EXTERIOR: the complex is set out on a 16' 6" grid, in which the proportions and detail of each block are defined by the Golden Section (a mathematical ratio fundamental to classical design that has defined aesthetic proportions in art and architecture). North and south blocks are of 18 and 12 storeys, the north block comprising two rectangles stacked horizontally, the south block of two blocks stacked vertically. The east and west blocks are of 9 storeys. Above the parapet, each block is surmounted by a visually free-standing horizontal beam supported on short set-back piers, that was described by Goldfinger as the cornice. The service towers project above and beyond each tower.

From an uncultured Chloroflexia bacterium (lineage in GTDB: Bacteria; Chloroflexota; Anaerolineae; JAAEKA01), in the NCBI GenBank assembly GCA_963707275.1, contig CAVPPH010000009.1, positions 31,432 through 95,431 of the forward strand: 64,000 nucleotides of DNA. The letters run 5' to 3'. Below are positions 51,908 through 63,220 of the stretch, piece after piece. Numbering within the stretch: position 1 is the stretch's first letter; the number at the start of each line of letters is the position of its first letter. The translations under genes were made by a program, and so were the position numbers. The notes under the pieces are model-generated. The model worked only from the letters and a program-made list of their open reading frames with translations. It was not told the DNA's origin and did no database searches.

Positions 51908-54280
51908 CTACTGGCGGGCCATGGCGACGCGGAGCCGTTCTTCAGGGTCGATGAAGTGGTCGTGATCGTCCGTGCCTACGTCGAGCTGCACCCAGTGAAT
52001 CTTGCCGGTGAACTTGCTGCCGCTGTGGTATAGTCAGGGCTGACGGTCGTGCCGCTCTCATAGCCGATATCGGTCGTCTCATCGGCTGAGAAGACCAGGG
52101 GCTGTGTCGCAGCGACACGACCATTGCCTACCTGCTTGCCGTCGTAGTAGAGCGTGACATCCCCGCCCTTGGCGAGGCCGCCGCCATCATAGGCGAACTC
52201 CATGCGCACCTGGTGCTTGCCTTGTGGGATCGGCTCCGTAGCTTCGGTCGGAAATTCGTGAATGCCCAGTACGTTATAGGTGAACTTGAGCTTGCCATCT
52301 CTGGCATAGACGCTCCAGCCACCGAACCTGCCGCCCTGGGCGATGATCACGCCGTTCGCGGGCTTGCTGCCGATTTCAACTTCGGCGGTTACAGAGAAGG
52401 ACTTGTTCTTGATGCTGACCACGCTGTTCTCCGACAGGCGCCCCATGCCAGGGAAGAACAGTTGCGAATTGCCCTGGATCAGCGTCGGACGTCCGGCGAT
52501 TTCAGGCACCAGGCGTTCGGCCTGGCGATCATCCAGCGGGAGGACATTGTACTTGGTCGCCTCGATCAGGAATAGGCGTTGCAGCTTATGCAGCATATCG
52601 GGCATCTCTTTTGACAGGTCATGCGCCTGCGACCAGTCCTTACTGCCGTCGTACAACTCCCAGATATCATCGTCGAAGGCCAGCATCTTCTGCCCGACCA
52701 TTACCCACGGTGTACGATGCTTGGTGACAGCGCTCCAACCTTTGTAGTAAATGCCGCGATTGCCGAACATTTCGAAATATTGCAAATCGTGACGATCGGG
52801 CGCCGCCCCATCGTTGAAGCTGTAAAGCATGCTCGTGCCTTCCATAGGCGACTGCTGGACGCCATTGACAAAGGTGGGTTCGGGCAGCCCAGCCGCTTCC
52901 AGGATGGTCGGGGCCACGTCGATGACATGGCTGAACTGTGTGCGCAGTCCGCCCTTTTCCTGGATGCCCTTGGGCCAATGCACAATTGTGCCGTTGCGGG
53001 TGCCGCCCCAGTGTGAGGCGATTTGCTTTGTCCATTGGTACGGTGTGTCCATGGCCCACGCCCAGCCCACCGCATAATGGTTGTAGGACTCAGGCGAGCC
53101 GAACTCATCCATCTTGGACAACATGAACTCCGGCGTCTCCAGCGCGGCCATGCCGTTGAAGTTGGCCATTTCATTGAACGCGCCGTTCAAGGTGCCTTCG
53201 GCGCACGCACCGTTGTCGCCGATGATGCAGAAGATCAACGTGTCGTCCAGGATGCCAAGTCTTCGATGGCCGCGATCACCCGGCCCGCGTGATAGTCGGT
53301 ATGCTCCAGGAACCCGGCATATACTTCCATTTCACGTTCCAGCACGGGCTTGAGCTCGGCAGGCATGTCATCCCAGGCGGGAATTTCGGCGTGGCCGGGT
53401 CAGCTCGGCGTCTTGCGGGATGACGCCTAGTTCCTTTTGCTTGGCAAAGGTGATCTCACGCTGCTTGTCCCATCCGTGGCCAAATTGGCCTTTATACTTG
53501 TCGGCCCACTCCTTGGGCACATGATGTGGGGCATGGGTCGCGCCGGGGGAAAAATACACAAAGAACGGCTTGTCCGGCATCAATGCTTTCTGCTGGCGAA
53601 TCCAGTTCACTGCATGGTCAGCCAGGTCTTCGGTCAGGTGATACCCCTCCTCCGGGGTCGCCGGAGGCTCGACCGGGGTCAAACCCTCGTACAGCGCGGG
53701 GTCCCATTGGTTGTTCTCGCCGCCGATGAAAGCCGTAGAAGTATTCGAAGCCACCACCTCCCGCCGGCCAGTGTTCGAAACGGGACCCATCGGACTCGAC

The structural grid is expressed in robustly scaled, exposed uprights and horizontal beams of equal proportion. Blind windowless bays within the grid are infilled in buff brick cladding. The external columns, which are of square plan, are integral to the grid which rises above them (they are hollow and contain service ducts). The facades are deeply modelled, creating a sense of retraction and projection within the grid. At five-storey intervals each floor is set back from the facade while the slab projects to the outer frame, on the narrow facades forming a shallow balcony on the return elevations. At intervals bay windows project forward beyond both the recessed sections and main facades. On the narrow, symmetrical north and south facing façades of the taller blocks, horizontal and two-storey, vertical bay windows alternate. Steel-framed, mostly four-bay, window units, set back slightly from the façade, have Vitrolite spandrel panels, originally grey; those on the lower floors now covered by thin protective boarding, those above clad in a sky blue coating (2002). The window units on the northern, western and eastern blocks built in phase one, have a pronounced transom at door height creating a narrow clerestory or toplight which is set back behind the transom. This shelf, named by Goldfinger a 'photobolic screen', was designed to equalise light levels in the building by providing shade closest to the window while reflecting light into the room. The phase two, southern block (D), is treated slightly differently, without the recessed toplights, but with an applied frame, over the projecting window bays. Fully-glazed seven-storey bridges aligned east-west enclose the courtyard, affording views across and down into it.